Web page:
A young man from New Brunswick has proven that becoming strong on the outside takes inner strength, too.
So, too, does losing 235 pounds (106 kg) when you’re overweight.
At the height of his weight gain, Connor Terry, from Moncton, Canada, tipped the scales at 435 pounds (197 kg). That was two years ago.
Now, at age 22, he’s shed over over half his previous body weight and become a powerlifter, participating in his first powerlifting competition in August.
But it didn’t come easy.
Terry faced obstacles as a child before he gained all that weight. He faced mental health issues—anxiety and depression—in high school.
“You get made fun of at school, and life is just hard in general when you’re not healthy to begin with,” Terry told The Epoch Times. “So, you know, my mental health declined the older I got.”
That’s when those mental health issues dug in and he started gaining the pounds—growing to 350 pounds (158 kg) at one point, then to 435 pounds, while still just a teenager.
Terry attempted suicide in 2016. Thankfully, he survived and realized it was time to make a change.
“I was in the basement of where I was living,” Terry recalled. “But I was so heavy at that point, that between those two paramedics, they weren’t able to lift me up the stairs.
“The paramedics basically said, ‘He’s too big for us to carry him up the stairs.’
“So that was kind of a big point where I definitely knew … that I would have to make some changes to myself to even begin to rebuild my life.”
But even his own parents were amazed how much drive and determination their son had in the wake of his transformative efforts.
“He surprised us on how strong he was, inside and out,” his mother Christie Terry told CTV. “It was just phenomenal to watch.”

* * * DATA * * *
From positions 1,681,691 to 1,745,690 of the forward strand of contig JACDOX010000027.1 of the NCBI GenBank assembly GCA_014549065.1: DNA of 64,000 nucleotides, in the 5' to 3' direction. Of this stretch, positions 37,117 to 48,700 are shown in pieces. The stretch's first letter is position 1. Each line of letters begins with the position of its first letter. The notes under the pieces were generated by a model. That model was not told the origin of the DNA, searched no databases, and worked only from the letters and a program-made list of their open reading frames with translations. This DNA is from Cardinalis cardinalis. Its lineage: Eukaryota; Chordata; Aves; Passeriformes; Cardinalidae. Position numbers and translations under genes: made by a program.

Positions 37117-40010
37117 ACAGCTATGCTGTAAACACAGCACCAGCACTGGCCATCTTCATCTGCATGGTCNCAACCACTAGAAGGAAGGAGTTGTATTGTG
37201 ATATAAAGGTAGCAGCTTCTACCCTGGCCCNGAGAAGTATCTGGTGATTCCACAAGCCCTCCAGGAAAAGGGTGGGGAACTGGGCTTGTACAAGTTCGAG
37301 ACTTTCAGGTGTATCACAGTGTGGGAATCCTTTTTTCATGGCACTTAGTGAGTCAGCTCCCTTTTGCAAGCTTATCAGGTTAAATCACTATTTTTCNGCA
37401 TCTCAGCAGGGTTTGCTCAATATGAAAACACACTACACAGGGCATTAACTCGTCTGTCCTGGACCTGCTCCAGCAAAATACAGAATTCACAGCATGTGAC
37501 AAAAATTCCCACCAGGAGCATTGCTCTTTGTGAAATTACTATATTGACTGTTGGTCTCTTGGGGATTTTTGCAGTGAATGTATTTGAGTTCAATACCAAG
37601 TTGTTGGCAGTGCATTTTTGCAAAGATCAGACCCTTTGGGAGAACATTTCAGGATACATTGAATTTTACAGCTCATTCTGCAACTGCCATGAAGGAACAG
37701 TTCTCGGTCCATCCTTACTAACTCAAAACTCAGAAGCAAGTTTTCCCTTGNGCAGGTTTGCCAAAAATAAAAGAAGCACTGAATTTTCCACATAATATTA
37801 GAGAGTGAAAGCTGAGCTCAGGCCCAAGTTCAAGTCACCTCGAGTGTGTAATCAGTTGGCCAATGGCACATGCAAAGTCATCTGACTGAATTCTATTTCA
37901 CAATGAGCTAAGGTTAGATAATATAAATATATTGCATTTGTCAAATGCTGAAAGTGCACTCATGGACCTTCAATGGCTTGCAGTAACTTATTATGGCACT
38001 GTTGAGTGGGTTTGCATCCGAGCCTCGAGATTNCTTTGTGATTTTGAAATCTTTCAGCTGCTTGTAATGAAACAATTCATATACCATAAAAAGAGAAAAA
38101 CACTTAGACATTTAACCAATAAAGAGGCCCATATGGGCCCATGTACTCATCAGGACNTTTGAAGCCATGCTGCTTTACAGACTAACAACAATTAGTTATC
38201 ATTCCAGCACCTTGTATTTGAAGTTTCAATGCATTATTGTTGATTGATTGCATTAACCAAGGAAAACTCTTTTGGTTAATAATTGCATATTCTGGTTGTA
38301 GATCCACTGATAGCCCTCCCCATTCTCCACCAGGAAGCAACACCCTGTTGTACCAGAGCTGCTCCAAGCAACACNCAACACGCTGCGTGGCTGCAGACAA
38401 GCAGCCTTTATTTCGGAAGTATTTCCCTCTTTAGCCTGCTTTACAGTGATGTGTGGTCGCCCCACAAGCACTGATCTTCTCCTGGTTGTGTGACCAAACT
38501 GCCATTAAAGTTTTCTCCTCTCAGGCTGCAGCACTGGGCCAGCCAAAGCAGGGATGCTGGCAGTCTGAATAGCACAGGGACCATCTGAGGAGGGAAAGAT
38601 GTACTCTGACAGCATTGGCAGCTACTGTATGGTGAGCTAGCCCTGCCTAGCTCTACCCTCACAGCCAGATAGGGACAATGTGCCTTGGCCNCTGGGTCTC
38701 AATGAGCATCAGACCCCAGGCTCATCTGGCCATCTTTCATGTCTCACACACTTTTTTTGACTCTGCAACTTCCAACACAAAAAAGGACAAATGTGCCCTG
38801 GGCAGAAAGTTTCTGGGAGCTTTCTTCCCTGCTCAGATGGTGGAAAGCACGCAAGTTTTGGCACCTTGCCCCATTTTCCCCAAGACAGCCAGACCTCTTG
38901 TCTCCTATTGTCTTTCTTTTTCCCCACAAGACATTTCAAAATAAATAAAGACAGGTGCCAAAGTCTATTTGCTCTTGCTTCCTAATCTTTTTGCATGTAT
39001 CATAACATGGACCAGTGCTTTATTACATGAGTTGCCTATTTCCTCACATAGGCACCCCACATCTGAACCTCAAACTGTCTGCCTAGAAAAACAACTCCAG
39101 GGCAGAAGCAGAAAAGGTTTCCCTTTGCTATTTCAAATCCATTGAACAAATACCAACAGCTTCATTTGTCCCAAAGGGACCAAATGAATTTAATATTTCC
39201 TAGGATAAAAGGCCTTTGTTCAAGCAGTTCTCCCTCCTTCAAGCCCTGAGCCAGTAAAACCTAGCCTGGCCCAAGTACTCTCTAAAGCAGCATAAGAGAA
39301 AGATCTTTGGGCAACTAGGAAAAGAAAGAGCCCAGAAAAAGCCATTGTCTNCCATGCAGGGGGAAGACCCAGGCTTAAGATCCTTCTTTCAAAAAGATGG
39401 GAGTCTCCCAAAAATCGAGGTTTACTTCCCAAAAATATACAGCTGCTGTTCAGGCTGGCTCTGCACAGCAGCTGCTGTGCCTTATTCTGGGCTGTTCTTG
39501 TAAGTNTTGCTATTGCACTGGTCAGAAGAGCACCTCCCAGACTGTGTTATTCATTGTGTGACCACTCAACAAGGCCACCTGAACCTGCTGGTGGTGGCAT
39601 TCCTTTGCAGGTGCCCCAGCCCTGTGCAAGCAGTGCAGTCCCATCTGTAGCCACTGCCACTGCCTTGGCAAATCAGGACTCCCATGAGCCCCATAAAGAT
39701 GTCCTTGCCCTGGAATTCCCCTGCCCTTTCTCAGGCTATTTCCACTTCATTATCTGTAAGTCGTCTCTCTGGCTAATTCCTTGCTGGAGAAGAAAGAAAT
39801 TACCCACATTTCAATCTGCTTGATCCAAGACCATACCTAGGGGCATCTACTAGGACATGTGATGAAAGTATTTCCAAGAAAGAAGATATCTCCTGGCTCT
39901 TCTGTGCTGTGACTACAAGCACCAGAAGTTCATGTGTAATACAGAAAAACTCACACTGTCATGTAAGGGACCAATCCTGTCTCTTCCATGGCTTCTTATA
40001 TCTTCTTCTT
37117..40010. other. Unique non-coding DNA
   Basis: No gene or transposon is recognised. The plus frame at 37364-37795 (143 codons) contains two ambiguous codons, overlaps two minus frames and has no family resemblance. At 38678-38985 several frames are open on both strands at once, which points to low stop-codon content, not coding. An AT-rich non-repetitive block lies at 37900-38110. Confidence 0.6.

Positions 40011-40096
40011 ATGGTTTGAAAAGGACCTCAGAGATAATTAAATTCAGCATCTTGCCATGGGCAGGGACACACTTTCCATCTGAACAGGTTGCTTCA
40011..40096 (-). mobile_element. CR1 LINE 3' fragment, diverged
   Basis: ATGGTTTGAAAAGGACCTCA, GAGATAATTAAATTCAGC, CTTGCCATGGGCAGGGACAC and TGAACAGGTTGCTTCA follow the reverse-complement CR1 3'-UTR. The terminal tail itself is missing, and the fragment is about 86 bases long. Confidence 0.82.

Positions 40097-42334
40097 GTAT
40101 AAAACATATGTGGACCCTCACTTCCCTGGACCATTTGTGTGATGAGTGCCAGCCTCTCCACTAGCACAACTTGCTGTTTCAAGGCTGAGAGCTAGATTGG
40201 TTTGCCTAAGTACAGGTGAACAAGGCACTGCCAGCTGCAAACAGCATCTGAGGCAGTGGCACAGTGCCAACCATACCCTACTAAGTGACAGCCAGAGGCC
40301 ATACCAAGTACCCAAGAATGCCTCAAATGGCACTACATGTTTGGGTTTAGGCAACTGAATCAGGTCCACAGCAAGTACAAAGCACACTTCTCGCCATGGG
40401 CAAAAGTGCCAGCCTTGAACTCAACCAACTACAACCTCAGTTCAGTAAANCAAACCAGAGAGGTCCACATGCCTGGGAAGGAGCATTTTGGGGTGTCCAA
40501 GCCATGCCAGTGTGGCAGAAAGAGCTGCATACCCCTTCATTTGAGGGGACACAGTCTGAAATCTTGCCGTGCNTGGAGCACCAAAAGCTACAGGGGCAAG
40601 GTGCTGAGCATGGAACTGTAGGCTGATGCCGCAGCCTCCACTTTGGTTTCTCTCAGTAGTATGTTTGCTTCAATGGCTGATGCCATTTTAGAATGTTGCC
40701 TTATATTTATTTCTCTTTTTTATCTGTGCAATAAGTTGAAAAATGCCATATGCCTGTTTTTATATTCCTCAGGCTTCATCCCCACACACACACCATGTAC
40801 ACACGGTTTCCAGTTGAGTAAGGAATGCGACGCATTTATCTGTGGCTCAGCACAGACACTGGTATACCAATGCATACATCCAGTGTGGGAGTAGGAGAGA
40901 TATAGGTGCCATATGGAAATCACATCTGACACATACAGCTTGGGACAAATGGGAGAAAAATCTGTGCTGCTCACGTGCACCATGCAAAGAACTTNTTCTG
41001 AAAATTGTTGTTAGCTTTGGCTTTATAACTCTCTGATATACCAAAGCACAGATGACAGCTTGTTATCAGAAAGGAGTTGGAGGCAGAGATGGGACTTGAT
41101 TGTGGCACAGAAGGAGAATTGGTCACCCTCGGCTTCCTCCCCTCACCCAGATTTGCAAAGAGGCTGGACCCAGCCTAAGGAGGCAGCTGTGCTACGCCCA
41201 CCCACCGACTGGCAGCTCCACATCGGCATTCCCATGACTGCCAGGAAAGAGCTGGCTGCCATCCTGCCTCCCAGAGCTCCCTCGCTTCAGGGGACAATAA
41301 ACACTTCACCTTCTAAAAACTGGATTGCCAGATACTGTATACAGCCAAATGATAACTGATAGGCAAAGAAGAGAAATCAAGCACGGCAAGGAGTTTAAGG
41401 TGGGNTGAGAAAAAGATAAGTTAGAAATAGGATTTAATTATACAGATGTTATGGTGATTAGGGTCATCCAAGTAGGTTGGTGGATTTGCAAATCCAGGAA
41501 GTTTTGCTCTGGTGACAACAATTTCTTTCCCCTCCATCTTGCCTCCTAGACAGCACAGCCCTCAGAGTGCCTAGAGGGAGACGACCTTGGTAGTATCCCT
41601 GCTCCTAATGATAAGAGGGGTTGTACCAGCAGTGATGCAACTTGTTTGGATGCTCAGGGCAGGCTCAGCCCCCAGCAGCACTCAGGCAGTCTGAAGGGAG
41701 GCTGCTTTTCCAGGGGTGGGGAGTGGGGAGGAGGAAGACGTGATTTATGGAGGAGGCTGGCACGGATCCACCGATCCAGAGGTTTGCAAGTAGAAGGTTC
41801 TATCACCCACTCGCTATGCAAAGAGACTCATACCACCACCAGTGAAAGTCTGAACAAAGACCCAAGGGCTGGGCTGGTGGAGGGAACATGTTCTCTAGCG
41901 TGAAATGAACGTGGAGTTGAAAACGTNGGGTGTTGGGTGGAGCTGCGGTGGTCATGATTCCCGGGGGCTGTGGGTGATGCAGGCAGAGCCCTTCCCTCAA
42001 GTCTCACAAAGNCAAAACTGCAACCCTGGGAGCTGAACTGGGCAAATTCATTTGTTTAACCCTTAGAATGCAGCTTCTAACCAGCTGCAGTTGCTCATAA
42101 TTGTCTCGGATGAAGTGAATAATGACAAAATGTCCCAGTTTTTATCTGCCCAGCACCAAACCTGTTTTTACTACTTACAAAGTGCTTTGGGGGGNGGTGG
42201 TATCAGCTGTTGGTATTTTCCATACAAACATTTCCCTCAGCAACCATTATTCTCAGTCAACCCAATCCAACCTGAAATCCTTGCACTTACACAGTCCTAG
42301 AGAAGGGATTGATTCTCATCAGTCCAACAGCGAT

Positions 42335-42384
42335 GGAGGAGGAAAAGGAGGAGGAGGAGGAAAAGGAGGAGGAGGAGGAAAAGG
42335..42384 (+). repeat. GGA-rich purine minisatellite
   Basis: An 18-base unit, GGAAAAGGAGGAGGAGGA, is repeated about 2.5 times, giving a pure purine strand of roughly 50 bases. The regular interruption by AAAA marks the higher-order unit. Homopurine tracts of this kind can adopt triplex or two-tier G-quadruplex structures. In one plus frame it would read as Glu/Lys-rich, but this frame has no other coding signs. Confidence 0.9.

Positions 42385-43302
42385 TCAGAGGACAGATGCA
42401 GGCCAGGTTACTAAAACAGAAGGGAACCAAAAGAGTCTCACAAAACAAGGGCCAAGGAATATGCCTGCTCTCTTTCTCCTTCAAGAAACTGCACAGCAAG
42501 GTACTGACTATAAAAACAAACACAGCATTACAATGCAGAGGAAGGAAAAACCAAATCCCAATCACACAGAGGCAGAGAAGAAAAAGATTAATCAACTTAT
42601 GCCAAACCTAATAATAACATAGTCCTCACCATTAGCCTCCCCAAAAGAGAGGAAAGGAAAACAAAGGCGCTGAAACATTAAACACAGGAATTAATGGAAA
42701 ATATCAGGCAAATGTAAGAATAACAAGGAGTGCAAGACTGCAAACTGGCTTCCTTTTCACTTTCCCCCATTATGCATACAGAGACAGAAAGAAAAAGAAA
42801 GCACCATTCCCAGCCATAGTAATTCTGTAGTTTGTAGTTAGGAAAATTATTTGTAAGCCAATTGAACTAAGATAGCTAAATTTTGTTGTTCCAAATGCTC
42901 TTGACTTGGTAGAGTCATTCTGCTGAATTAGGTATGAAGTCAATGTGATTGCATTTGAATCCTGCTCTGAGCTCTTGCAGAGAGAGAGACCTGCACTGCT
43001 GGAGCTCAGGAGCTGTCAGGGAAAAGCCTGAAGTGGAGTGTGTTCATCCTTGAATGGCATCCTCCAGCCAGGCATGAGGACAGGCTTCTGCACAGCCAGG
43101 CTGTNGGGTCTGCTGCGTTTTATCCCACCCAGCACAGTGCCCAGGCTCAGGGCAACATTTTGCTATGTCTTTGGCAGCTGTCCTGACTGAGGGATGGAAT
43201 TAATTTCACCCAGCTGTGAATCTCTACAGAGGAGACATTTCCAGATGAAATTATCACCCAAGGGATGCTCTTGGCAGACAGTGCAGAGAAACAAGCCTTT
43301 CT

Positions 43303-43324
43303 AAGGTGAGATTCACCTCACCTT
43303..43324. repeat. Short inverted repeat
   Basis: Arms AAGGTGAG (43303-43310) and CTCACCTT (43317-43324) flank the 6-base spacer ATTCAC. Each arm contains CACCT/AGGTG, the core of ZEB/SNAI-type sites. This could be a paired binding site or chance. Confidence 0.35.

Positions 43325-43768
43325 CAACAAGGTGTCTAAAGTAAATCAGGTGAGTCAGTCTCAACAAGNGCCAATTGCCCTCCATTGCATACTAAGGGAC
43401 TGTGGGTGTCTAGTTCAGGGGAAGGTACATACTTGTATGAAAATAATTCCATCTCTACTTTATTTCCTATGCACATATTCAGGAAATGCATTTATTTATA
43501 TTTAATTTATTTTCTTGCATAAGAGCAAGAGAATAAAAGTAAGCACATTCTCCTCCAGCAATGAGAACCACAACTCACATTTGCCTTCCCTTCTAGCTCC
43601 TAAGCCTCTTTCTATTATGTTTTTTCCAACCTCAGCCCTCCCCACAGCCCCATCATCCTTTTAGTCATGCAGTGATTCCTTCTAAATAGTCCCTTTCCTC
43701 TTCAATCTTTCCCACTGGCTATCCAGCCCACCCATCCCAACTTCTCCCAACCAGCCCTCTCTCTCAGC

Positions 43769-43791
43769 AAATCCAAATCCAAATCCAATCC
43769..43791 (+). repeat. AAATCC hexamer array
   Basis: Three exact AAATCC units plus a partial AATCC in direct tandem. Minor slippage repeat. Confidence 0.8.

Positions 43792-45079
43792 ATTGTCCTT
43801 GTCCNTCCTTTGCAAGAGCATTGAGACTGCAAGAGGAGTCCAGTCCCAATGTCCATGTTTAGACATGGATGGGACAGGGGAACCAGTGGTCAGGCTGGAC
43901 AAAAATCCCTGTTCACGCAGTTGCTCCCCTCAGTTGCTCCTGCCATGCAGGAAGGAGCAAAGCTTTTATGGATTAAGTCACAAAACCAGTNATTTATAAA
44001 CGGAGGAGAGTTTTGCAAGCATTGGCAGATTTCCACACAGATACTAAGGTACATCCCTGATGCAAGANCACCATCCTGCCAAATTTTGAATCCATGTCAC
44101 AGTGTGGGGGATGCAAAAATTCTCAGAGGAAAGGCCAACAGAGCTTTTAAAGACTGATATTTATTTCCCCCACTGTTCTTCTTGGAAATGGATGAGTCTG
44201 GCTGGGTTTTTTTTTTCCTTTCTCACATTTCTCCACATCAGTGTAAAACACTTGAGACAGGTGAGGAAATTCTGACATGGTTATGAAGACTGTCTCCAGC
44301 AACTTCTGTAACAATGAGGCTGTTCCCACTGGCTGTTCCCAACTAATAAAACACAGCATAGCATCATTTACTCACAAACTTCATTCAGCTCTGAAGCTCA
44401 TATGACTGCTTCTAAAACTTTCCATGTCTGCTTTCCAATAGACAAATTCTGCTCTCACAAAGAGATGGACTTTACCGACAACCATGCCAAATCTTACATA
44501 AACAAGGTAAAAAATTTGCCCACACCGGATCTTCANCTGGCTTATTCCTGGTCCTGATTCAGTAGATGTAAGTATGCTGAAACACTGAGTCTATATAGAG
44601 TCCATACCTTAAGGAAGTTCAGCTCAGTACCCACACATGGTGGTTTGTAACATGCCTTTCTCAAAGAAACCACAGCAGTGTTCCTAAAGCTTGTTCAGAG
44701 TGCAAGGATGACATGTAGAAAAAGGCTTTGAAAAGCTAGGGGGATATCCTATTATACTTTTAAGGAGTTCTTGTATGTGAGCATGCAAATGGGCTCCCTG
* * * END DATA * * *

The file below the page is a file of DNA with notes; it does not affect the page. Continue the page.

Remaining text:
His weight-loss journey began with small steps: taking walks and changing his diet. “I would eat three chicken breasts a day,” he told the newspaper. “And I did that for probably two or three months.”
Very quickly, he started shedding the pounds. Between the months of August and December 2019, he lost an incredible 200 pounds (90 kg).
He told the TV station, “Like a lot of people, you have those two weeks where you feel really good about yourself … and then you realize that you gotta keep doing this if you want the results.”
Terry’s motto is: “do it anyways.”
“For me, it’s basically ‘do it anyways,’” he told The Epoch Times. “Even if you’re tired, or if it’s raining outside, it’s cold, it’s dark, you just straight up don’t want to do it, the motivation is not there, you’re having a bad day, something bad happened in your life, just do it anyways, because if you didn’t do it, all you would be doing is sitting at home.”
And the young man put his words into action—with a vengeance. In his first visit to the gym, he could only run for 30 seconds on the treadmill. Today, he doesn’t run any fewer than 6 or 7 kilometers (approx. 3–4 miles), and on a good day, he can run 12 kilometers (approx. 7 miles).
His powerlifting career began when he met a woman trainer, who became his best friend, at the gym. He said he wanted to throw himself “right into the fire” of intense training to ensure he was maxing out his determination to finish his weight-loss journey.
But like any journey worth pursuing, there were obstacles. When the pandemic hit, the gyms closed, throwing off his momentum.
But Terry, still determined, educated himself to become his own personal trainer. He also built his own powerlifting equipment at home.
Unfortunately, the pandemic also made powerlifting competitions more difficult to hold, however he’s already planning for his next one come May.
Besides competitions, Terry has set another goal for himself: he wants to have surgery to remove the excess skin from his tummy and back, a procedure that will cost around CA$20,000 (approx. US$16,000).
Luckily, his parents have set up a GoFundMe page for him, and he’s already raised over CA$2,250 (approx. US$1,800). Terry is also working to save up for his goal, helping his closest friend sell protein cookies.
The young man knows a thing or two about the inner strength needed to bounce back and emerge stronger than before, and he’s happy to pass on that knowledge to others. It’s simple.
He told The Epoch Times, “You just got to learn to take the hits and do what you can with them and try and succeed no matter what.”